What Does the Voice Mean to You?

April 4, 2019

I wasn’t present for the Voice’s birth in 1969, but I was there for a couple of those early pre-K years. I arrived at Georgetown a few months after the inaugural issue. An eager beaver freshman, I had my initial Voice byline in April 1970, just after the paper’s first anniversary.

The piece was an account of the first Earth Day march and rally in D.C. The headlined read, “Hey, Get Your Earth Day Button,” because the first part of the article consisted of a very funny and loquacious vendor’s sales pitch for commemorative pins and tee shirts. I tape recorded his monologue and transcribed it word-for-word, then went on to chronicle my own observations of the day, which may or may not have been worth reading.

One moment I remember was while we were listening to speeches outside the Interior Department, a dead sparrow fell from a tree; indicative of the polluted air quality in Washington, I thought, or that birds get easily bored, too.

That article was a lesson in learning how to listen to the way people talk and getting it down on paper. It taught me that an accurate understanding of speech and its myriad twists and turns lends authenticity and credibility when writing just about anything—dialogue, monologues, or narration. It’s what I’ve spent most of my career trying to do.

My Earth Day piece was the first of a series of features and reviews I wrote for the Voice, but more important, it introduced me to a gang of witty, smart, articulate reprobates and rebels who had done something unheard of—swimming against the tide of the university establishment and creating an infant publication out of nothing but talent, a commitment to truth, and a heartfelt embrace of good times.

The Voice began during the age of New Journalism, when people like Tom Wolfe (who spoke at the Voice’s tenth anniversary), Hunter Thompson, Jimmy Breslin, Mike Royko, Gay Talese, Pete Hamill and others were using the techniques of the novel to give texture and nuance to factual reporting. We emulated that style at the paper, or tried to.

What’s more, we wrote, edited, and photographed for the Voice against the backdrop of the Vietnam War and the student protests against it, all while the danger of a military draft whispered at our necks. It was a time not long after the assassination of Martin Luther King, Jr., and rioters had burned vast parts of Washington. And years before Watergate, we had already suffered the indignities of Nixon, Agnew, and their various corrupt pals.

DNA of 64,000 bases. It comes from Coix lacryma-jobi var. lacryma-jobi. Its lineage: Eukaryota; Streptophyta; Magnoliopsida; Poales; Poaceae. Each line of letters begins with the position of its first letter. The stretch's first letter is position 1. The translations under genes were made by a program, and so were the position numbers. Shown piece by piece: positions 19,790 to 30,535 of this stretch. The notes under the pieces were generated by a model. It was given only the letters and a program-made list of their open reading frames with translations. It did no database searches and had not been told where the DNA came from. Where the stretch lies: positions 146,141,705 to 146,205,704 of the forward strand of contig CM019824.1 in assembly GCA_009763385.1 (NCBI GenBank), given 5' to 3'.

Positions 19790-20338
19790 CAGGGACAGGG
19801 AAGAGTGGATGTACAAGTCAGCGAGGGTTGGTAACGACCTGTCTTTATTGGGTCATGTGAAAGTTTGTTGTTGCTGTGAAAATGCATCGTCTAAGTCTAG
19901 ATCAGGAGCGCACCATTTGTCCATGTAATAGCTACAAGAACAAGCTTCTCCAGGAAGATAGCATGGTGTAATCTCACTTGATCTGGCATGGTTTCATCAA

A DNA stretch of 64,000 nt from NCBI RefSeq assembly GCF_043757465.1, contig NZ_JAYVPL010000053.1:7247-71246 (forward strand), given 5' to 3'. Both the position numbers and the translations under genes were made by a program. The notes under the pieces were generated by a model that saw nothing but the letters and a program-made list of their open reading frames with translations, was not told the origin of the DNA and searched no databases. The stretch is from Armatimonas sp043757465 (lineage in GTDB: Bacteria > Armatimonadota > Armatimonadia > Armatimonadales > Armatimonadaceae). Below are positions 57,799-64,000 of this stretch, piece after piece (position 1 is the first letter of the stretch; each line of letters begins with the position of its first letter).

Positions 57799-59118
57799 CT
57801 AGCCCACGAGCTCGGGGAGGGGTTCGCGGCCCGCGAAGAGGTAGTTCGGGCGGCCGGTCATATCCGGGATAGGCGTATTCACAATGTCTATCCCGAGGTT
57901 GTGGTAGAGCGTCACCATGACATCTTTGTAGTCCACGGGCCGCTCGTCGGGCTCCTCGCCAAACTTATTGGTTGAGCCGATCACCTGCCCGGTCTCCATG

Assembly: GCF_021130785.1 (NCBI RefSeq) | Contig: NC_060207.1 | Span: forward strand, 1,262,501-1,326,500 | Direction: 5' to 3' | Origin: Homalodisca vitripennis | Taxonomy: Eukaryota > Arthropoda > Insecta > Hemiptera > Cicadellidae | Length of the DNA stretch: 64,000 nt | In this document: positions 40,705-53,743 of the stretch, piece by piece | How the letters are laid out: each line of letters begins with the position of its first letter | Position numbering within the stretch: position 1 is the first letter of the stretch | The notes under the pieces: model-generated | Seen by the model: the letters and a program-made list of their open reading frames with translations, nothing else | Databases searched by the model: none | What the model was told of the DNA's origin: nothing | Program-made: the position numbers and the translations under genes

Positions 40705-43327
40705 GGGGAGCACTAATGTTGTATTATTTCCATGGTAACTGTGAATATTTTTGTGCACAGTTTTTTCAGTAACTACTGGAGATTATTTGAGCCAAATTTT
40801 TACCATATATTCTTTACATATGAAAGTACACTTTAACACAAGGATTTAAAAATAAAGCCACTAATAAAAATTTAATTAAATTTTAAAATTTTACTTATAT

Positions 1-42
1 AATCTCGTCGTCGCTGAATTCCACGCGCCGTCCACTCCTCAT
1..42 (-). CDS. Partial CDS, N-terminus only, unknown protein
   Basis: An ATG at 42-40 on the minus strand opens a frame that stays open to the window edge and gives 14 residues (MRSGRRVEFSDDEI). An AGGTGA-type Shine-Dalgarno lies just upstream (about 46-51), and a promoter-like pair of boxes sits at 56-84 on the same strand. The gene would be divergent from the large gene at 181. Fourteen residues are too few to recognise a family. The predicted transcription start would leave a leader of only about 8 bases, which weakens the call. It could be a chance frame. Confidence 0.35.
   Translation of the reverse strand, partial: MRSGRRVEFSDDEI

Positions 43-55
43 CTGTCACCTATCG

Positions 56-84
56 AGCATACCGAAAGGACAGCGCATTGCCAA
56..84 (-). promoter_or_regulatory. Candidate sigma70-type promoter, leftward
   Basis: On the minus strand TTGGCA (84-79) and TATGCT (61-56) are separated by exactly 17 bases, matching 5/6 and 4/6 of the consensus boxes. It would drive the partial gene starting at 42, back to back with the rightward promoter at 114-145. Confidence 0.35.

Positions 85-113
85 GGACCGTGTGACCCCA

I remember sitting in the Voice offices on the second floor of the white wood-framed O’Gara Building the Sunday afternoon before the violent Mayday anti-war demonstrations of 1970. I was studying for a philosophy exam as helicopters roared over the athletic fields. I remember the next morning when several of us were at Key Bridge covering the protests and went hurdling back toward campus when the police attacked. We dashed to 36th  Street and ran smack into a massive wall of tear gas.

I also remember covering the grand opening of the Kennedy Center and being sloppily kissed by Leonard Bernstein at the afterparty. I remember interviewing politicians and filmmakers. And I especially remember the evenings of camaraderie spent in the aforementioned Voice offices, at the compositors in the Car Barn, at the place in Silver Spring where we put the paper to bed, and that all-night coffee shop to which we retired, hungry, worn out, and slaphappy.

There’s more to tell, a lot more. But for now, here’s to Marty Yant (SFS ’71),  and Tony Kawas (COL ’71) and Steve Pisinski (COL ’71) and Rick Newcombe (COL ’73)  and Alan Di Sciullo (COL ’72, LAW ‘77) and Cynthia Paulis (MSB ’74) and Mike Flannery (COL ’73)  and Steve Robling (COL ’72) and all the others who gave Georgetown an alternative Voice. I’m proud to have known you guys.

Michael Winship (COL ’73) was Features Editor in Spring and Fall 1971, and Spring 1972

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